The taking of intoxicants is defined as the volition leading to the bodily act of ingesting distilled or fermented intoxicants.  It can be committed only by one’s own person (not by command to others) and only occurs through the bodily door. For the precept to be violated four factors are required: (1) the intoxicant; (2) the intention of taking it; (3) the activity of ingesting it; and (4) the actual ingestion of the intoxicant. The motivating factor of the violation is greed coupled with delusion. No gradations of moral weight are given. In taking medicines containing alcohol or intoxicating drugs for medical reasons, no breach of the precept is committed. There is also no violation in taking food containing a negligible amount of alcohol added as a flavouring.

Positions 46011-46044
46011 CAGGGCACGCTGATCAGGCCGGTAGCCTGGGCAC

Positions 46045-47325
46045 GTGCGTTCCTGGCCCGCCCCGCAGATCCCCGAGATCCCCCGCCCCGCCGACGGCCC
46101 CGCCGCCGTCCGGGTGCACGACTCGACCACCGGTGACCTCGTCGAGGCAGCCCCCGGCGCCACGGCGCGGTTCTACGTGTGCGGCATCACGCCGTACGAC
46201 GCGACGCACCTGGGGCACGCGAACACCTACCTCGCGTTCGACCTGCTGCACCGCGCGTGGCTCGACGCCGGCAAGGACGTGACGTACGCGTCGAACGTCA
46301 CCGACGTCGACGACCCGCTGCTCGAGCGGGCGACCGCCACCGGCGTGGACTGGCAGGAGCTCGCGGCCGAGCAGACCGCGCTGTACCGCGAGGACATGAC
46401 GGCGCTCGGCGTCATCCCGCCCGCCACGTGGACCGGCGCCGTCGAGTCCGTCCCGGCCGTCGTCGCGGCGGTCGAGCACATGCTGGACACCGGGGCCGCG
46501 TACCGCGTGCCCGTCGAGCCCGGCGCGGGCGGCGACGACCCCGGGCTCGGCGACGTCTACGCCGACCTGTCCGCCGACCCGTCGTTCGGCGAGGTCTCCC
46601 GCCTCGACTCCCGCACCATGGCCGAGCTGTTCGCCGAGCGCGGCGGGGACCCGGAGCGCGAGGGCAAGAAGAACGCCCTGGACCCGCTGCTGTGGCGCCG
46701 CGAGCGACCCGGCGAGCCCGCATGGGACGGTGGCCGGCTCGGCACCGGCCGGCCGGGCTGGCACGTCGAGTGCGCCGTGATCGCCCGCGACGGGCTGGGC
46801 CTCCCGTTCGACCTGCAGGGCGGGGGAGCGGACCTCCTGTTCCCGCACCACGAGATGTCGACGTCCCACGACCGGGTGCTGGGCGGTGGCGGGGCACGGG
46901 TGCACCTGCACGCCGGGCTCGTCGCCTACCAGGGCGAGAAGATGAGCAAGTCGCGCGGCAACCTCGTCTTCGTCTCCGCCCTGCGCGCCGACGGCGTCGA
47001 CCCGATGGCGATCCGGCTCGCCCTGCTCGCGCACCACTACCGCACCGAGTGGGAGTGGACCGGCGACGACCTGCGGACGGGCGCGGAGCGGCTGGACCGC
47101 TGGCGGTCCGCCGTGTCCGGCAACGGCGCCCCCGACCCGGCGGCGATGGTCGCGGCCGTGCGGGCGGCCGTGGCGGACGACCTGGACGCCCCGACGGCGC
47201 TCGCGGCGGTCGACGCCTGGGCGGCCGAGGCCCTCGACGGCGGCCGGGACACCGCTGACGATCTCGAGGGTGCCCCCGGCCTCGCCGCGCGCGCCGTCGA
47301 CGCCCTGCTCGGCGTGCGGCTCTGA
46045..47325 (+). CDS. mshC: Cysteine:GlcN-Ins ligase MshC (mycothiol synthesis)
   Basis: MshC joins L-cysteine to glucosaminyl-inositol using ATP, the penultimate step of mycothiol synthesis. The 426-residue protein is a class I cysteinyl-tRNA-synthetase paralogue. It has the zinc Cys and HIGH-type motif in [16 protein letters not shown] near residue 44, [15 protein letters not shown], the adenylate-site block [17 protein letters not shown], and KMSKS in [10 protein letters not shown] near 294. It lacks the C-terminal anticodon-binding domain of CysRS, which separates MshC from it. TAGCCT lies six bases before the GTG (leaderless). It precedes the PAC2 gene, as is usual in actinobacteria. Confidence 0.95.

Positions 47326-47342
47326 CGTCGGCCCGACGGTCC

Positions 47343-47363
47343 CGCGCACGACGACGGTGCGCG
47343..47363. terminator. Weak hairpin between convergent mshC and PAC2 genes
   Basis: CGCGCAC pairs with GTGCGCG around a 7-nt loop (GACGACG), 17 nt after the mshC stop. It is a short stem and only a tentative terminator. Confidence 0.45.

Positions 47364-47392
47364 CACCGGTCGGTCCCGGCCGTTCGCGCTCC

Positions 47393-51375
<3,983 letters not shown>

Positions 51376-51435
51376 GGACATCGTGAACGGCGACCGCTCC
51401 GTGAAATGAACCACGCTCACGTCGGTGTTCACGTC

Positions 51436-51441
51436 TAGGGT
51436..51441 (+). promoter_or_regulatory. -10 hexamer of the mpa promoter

This fifth precept differs from the preceding four in that the others directly involve a man’s relation to his fellow beings while this precept ostensibly deals solely with a person’s relation to himself—to his own body and mind. Thus whereas the first four precepts clearly belong to the moral sphere, a question may arise whether this precept is really ethical in character or merely hygienic. The answer is that it is ethical, for the reason that what a person does to his own body and mind can have a decisive effect on his relations to his fellow men. Taking intoxicants can influence the ways in which a man interacts with others, leading to the violation of all five precepts. Under the influence of intoxicants a man who might otherwise be restrained can lose self-control, become heedless, and engage in killing, stealing, adultery, and lying. Abstinence from intoxicants is prescribed on the grounds that it is essential to the self-protection of the individual and for establishing the well-being of family and society. The precept thus prevents the misfortunes that result from the use of intoxicants: loss of wealth, quarrels and crimes, bodily disease, loss of reputation, shameless conduct, negligence, and madness.